Welcome to Best Evidence’s crime-alphabet project! Not sure what the hell we’re doing here? Start at the beginning! And it’s never too late to add your own thoughts.
Bill James, Steve McQueen, hip-hop, and hotel TV as we round the clubhouse turn with P. What’d we miss? Let us know!
Susan Howard: Popular Crime: Reflections on the Celebration of Violence by Bill James. An encyclopedic look at two centuries of well-publicized crimes; James has no shortage of opinions and this entertaining cultural study of violence has become a frequent source of reference. (Honorable mentions: All the various Petersons (Scott, Drew, Michael); People Who Eat Darkness: The Fate of Lucie Blackman by Richard Lloyd Parry.)
Margaret Howie: Papillon (1973). No one has ever looked as photogenic in a cell as Steve McQueen, who got banged up in both The Great Escape and this adaptation of Henri Charrière’s best-selling “semi-biographical” book. While Charrière’s stories of life in French penal colonies and his multiple escapes are to be taken with several ocean’s worth of salt, between McQueen at his peak, Dustin Hoffman as his pragmatic BFF Louis Dega, and some solitary confinement scenes that put ‘shelter in place’ into proper perspective, this is a textbook Poppy Fields Movie and possibly the best jailhouse film ever made, not counting the end sequence to The Blues Brothers. (Honorable mention: Pierrepoint (2005) [“NB: this list was compiled before Allison Lowe Huff and I took a sidebar about the Pierrepoint family in Ep 143 of The Blotter Presents” - SDB].)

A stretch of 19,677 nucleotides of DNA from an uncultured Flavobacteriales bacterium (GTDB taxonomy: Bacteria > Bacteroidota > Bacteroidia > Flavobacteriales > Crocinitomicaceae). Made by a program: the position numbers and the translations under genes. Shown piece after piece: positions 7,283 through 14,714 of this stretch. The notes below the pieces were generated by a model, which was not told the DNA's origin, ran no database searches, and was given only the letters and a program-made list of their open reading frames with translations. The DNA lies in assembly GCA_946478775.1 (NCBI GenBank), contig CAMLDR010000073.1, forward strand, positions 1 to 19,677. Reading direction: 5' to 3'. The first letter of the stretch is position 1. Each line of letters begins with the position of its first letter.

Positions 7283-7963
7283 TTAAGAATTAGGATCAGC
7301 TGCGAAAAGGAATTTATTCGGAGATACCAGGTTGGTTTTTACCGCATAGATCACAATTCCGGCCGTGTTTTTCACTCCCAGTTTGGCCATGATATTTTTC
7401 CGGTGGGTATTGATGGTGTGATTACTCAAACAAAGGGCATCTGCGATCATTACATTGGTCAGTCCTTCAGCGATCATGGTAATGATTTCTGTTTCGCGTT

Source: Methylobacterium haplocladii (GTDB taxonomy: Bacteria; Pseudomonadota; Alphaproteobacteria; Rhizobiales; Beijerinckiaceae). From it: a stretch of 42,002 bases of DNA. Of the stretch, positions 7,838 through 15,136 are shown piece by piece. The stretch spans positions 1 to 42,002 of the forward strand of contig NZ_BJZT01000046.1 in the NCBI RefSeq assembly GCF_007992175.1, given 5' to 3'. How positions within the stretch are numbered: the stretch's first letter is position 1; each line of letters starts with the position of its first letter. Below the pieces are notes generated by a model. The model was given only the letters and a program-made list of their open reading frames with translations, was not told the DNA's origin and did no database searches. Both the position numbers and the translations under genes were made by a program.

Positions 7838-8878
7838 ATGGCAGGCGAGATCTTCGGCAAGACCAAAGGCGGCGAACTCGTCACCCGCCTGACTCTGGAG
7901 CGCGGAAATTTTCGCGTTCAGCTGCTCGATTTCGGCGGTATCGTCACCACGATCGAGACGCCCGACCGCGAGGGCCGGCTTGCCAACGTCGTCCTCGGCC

Kevin Smokler: “Proper Propaganda.” The 8th track on the 2003 record “Expansion Team” by the L.A. hip-hop trio Dilated Peoples comes at the Philadelphia police department’s arrest and subsequent conviction of radio journalist Mumia Abu-Jamal with both barrels, drawing a straight line between his 1981 arrest and the 1985 bombing of the MOVE House on the city's west side four years later.
SDB: Pompeo and Peet on Law & Order. I don’t have much use for Grey’s Anatomy, but Ellen Pompeo will always have my admiration for her rendering of a ripped-from-the-headlines Homolka in Season 10’s “Fools For Love.” Almost as good as her gelid request to get a pair of garnet earrings returned from a crime scene is Skoda and Carmichael’s shuddering “uch” responses to her lack of affect. It’s a flawless performance, subtly hateful, and I always stop to watch that one when it’s on. And then there’s Amanda Peet, one of two good things about Studio 60 On The Sunset Strip (the other was that it got cancelled so quickly, ba dum bum). Her headline case in the sixth-season episode “Hot Pursuit” is a messy amalgam of Patty Hearst and Caril Fugate, and Peet’s performance is just as messy and ambiguous, with not a stitch of vanity.
True Crime A To Z is available to all subscribers…and we’d love your feedback! Comment on our picks, and tell an interested friend!
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